Written by: Walid Sadok
Diversity is the most important tool of our science. How else can we solve complex world food problems without a diversity of people, perspectives, scientific disciplines and even crops and varieties? How can we design innovative climate-resilient cropping systems for various cultural and socioeconomic contexts without testing a variety of perspectives, ideas and solutions against each other? For us, diversity is the vehicle for the creativity and the freedom of thought needed to address the immense societal challenge of feeding the world sustainably and equitably.
Agriculture has been diverse since its very inception. We owe most of our crops to a breadth of diverse cultures and civilizations, spread out all over the world, which started a domestication process shaped by complex historical, socioeconomical, cultural and even religious and spiritual drivers. The incredible diversity of our crops and foods is testament to the success of that complex human heritage. We got here because of diversity.
We all know that the challenge is far from over. We need diverse perspectives to address layers of complex, multi-dimensional challenges driving food security and equity, and this diversity cannot emerge from a uniform cultural or disciplinary mold. We need diverse crops and varieties to be accessible and thrive everywhere: from the highly productive Midwest, to the arid fields of the Middle-East, from underserved rural areas to underserved inner cities or perhaps, in the future, on the way to Mars. We need a diversity of crops to mitigate climate change, protect the environment, protect cultural identities, provide food security and to remain this pinnacle of human experience: a unifying source of sustenance, enjoyment and appreciation of what nature has to best to offer.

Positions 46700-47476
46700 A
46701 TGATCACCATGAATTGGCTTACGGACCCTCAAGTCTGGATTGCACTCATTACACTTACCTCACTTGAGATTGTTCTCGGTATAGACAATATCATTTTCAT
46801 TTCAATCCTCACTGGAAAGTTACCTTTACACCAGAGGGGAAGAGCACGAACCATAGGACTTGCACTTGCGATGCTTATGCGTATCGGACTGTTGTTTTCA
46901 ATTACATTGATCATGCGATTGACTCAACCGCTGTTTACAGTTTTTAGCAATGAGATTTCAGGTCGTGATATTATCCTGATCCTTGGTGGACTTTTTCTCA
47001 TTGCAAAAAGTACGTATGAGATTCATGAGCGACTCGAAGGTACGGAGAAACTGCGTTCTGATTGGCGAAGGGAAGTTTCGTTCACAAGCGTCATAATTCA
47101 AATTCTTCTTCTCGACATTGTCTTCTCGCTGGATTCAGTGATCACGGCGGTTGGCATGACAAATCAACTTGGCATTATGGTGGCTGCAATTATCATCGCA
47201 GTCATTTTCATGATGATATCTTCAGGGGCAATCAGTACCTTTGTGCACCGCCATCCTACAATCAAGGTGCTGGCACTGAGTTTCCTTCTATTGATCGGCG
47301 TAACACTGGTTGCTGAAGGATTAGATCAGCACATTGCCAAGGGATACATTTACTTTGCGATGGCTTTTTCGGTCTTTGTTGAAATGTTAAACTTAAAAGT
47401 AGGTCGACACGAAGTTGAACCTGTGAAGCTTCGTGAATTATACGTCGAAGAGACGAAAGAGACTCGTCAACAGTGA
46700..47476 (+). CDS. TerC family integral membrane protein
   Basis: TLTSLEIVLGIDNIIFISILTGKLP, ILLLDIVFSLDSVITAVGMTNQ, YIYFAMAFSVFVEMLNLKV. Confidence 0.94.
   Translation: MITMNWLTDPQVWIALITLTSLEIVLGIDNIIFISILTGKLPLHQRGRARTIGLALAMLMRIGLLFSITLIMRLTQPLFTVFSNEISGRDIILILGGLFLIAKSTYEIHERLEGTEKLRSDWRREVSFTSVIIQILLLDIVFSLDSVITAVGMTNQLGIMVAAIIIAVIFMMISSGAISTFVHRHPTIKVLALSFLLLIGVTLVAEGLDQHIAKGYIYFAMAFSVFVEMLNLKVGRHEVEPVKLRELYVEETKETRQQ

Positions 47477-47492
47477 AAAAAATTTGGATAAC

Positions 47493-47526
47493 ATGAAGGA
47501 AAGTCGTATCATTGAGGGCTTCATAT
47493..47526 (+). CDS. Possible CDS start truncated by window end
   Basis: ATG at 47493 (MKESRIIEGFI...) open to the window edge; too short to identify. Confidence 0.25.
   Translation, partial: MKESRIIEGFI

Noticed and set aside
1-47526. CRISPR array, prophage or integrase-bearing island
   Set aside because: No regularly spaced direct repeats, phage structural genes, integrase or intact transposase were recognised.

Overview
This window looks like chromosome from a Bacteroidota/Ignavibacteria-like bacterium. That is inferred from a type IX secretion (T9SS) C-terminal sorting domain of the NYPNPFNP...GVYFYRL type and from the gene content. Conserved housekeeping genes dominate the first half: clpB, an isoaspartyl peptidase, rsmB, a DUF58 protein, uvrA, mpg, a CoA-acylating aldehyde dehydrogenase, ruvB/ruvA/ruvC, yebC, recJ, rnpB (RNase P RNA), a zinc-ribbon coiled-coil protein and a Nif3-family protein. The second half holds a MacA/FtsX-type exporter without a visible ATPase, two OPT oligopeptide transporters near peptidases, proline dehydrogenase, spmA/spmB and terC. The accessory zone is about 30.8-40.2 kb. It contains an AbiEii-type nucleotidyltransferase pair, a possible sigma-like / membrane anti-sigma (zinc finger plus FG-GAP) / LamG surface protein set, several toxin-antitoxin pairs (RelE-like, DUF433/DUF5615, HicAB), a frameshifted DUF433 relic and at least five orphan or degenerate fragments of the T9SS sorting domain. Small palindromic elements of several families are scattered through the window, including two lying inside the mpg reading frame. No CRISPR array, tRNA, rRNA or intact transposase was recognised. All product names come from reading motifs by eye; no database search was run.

Perhaps more than any time in human history, we need human capital, in all of its amazing diversity, working across differences, with the open-mindedness, empathy and intellectual rigor needed to take on these immense challenges and make the world a better place for everyone. Everyone, for us, includes you.
As educators, scientists, students and citizens of a deeply interconnected world, we want to make sure that everyone, regardless of ability, origin, culture and political, ideological, religious, and sexual orientation feels welcomed and able to make a difference. We hope that you will find here all the resources you need to feel welcomed and appreciated as a unique and valued member of our department. We hope to inspire you to take on the best challenge society has to offer: feeding humanity in all of its diversity.